Small business owners can sometimes get too close to their business — so close, in fact, that they struggle to do anything other than focus on the day-to-day operations and fail to work on the big picture strategy. (And many small business owners don’t know how to work on strategy because they are moonlighting or building their business organically from a hobby they have monetized, for example).

    So I published a resource called 100 Small Business Strategy Questions. It’s a list of questions that any entrepreneur or small business owner can go through to help them take a deeper look at their business and figure out how to run it more strategically.

    After I published that list of questions, I’ve been periodically taking each question and writing a blog post about specific steps or ideas that they the small business owner can use to work through that question.


    I love the imagery of a business as a car and the business owner as the driver of that car. It perfectly captures the idea of what a business is all about: Heading toward a destination as safely and efficiently as possible, and making constant small and large adjustments along the way.

    Continuing with the car imagery for a moment, is the idea of blindspots — those nasty sections around our car where we simply cannot see. (On most cars, they are typically an invisible triangle that extends out of the back left and right quarterpanels). There are also smaller blindspots elsewhere on some cars, depending on their design: Larger posts between the door and front window are blindspots in some cars. And a lot of cars (until recent design changes) had blindspots around the front and front right quarterpanel. These blindspots can hide hidden dangers that might suddenly leap out to damage your car and keep you from completing your journey.

    If your business is like a car and you are like a driver, the idea of blindspots is just as relevant and just as dangerous. Business blindspots are those unexpected things that you simply didn’t see coming.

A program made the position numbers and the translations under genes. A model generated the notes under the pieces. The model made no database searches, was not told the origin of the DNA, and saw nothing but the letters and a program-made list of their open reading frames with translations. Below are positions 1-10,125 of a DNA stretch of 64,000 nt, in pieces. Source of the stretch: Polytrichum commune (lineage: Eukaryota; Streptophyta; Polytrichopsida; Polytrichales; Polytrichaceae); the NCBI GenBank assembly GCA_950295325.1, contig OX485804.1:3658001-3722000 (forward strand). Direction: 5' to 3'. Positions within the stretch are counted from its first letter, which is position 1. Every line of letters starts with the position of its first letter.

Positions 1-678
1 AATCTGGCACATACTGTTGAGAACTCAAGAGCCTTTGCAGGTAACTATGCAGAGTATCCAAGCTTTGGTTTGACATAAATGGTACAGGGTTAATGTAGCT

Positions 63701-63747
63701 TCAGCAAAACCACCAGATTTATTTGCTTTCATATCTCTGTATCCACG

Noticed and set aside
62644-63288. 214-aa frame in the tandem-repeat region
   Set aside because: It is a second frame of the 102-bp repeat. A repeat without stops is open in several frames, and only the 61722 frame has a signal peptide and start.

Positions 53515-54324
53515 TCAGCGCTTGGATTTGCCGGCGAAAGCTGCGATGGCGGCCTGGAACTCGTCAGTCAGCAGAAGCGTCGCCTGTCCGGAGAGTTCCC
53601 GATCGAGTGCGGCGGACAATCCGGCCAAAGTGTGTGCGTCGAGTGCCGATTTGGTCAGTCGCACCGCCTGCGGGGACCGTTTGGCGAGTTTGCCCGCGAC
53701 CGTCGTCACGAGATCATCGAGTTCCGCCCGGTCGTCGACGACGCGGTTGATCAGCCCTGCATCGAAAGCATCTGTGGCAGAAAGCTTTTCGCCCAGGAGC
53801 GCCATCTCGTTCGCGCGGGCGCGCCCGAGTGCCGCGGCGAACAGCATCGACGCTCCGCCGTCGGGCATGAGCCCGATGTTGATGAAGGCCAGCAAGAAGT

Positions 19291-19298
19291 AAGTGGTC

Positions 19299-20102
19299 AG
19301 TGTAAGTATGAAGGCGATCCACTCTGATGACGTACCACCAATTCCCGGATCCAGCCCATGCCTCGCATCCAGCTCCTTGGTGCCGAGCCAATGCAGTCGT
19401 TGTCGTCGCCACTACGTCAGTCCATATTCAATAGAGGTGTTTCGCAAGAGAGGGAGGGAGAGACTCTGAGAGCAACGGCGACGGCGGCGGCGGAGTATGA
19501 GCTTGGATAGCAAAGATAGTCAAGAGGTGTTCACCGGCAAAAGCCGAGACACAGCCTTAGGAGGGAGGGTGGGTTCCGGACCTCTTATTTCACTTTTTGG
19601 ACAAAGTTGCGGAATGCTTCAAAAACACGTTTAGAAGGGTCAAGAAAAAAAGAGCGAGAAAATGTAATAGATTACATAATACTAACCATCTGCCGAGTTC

When driving, smart drivers check their blindspots and anticipate potential dangers based on the driving environment. In business, smart entrepreneurs likewise try to figure out what blindspots there might be and they do something about them. I think it’s impossible to completely and comprehensively handle every possible blindspot but the more you work on identifying your blindspots, the better.

    One example of a blindspot is the newspaper industry. Frankly, they didn’t see the web coming and, when it was there, they didn’t realize soon enough the ability it gave people to share quickly and informally. Not surprisingly, the newspaper industry is struggling.

    Another example of a blindspot took place in the automotive industry in the 1970’s and 1980’s. The American automotive industry boldly designed gigantic cars with enough sheet metal that you could run a hobby farm in the trunk of your car. In their blindspot was the social changes that took place as a result of the economy and the oil crisis and changing ideas about vehicles and that was enough of a foothold for Asian car manufacturers to enter the market.